The MySQL Event Schedule is one of the new features in MySQL 5.1. It is explained well in this article from the MySQL site, and in the manual itself. I'd like to demonstrate an interesting way to use it. What gave me this idea is actually a feature in SQL Server 2005, called Service Broker. It's a sort of queue manager / messaging platform, which can also be exploited in the same way.

Lets say you are writing a stored procedure, that loads data into the database. Benchmarks show that loading data in parallel from several threads increases overall throughput, as MySQL is unable to utilize several CPUs to process a single SELECT query, moreover a bulk load operation. To work in parallel, you'd probably need to write a script that uses threads, open several connections to the database, and perform those queries in parallel.

I propose an alternative.

The MySQL Event Scheduler is capable of performing several tasks at once, since it's highly probable that several events might need to run at the same time. Why not use it?
What we will create, is a "self-destructible" event, that performs a task once and disappears. The syntax that allows this is self explanatory:

DO statement_or_batch;

I don't think this is the place to descend into the implementation detail of using it for data loads, so I won't. Note, however, how flexible it is.

  1. You could use the event scheduler to perform several SELECT statements in parallel into some summary or union table, and collect the returned result afterwards.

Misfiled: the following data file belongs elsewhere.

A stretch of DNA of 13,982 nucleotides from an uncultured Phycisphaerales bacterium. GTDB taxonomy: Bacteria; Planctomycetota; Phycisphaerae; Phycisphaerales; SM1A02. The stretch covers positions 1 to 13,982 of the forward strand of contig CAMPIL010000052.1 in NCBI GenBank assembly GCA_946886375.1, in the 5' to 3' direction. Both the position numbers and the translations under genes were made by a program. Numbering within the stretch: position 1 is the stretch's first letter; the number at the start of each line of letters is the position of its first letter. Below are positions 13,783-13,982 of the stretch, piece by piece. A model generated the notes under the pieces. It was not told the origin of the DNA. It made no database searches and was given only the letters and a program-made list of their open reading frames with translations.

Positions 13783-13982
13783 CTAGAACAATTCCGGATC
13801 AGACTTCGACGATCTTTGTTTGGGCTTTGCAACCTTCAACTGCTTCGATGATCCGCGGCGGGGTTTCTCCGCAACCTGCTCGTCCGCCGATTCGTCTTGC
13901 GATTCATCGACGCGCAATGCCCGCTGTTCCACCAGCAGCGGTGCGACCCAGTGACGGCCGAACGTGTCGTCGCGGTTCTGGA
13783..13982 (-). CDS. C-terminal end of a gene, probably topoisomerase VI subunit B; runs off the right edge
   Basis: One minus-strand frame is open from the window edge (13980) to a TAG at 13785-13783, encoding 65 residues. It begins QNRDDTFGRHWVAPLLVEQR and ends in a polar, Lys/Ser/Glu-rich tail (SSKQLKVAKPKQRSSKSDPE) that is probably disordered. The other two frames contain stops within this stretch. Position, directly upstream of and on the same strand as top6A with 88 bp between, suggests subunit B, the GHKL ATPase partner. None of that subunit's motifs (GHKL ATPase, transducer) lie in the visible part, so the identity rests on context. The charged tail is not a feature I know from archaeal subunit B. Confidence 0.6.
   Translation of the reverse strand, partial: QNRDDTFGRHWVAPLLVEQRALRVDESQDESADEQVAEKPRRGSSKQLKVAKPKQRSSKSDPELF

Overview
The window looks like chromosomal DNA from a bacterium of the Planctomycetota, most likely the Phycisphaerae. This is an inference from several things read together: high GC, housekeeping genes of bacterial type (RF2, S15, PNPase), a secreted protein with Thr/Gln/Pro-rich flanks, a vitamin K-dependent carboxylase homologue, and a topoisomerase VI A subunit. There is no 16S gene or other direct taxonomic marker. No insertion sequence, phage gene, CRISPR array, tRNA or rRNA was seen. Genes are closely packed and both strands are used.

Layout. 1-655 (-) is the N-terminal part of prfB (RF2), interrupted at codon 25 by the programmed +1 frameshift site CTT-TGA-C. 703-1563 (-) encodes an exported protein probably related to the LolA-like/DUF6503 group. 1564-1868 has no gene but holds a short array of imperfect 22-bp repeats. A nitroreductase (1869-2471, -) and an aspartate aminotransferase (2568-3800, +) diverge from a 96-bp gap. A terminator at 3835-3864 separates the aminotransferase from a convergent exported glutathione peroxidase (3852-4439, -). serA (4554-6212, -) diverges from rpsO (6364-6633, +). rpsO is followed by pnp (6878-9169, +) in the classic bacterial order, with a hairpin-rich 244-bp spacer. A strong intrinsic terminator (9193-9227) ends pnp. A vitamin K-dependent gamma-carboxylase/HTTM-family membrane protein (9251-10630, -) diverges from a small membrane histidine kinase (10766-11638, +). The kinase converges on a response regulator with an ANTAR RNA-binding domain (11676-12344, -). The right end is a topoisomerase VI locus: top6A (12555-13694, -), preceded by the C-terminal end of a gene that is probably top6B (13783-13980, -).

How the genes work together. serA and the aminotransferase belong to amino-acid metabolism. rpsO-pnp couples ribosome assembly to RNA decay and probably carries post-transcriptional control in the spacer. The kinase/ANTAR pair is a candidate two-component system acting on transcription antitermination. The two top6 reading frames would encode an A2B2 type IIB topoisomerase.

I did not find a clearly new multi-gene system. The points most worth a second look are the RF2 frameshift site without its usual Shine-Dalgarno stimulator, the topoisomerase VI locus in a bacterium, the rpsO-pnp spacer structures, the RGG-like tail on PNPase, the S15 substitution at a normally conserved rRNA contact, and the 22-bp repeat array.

2. To see if an event is still running, you can poll the mysql.event system table for the event name, or names (when waiting for several events to complete).
  3. Combine it with the FEDERATED engine. That is one feature which is seriously in need of more development efforts. It is not even included in 5.1.24 due to severe problems. When it goes back to a stable status, you could use events to execute remote queries in your cluster in parallel - with a single command, from a single server.
  4. Use it for an unordered set of commands that your application shouldn't wait for at all, or it doesn't care when it gets done.
  5. Use it to delay execution, just replace NOW() with NOW() + INTERVAL 5 MINUTE, as demonstrated earlier.

The possibilities are endless. Well, not endless, but I'm sure that the event schedule can be tricked into doing a lot more cool things than these... If you can think of anything of that sort, I'd love to hear it.

Some points:

  1. As the mysql.events table is using the MyISAM engine, I'm not sure how transactional adding an event is. Most likely, it isn't.
  2. If you want to test the scheduler, make sure it's turned on (SET GLOBAL EVENT_SCHEDULER = ON).
  3. Each event run adds two lines to the error log (hostname.err) file reporting start and end of the event. This might be a problem similar to leaving the general log on, when using events extensively.


Two MySQL Monitoring Tools and a Hidden Knowledge Base